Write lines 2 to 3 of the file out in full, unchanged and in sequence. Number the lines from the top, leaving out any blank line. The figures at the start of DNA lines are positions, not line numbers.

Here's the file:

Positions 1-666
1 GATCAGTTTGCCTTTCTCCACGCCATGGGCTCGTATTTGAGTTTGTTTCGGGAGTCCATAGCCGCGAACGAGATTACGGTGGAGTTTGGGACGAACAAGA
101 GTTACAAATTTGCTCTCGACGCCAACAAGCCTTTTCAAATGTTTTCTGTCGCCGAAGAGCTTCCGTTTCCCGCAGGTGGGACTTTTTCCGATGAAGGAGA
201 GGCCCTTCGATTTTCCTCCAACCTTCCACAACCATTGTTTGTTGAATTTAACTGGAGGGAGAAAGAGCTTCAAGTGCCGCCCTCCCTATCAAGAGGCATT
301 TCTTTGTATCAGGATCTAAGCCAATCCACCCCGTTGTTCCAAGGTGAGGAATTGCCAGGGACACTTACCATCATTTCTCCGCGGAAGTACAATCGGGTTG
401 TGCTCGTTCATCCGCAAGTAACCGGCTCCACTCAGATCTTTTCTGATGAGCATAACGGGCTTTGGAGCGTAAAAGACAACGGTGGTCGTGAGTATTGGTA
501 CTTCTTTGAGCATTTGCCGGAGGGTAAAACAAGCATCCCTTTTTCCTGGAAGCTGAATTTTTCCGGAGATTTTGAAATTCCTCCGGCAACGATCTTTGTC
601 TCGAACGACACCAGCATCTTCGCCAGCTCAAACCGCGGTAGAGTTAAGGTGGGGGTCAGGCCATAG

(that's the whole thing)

1 GATCAGTTTGCCTTTCTCCACGCCATGGGCTCGTATTTGAGTTTGTTTCGGGAGTCCATAGCCGCGAACGAGATTACGGTGGAGTTTGGGACGAACAAGA
101 GTTACAAATTTGCTCTCGACGCCAACAAGCCTTTTCAAATGTTTTCTGTCGCCGAAGAGCTTCCGTTTCCCGCAGGTGGGACTTTTTCCGATGAAGGAGA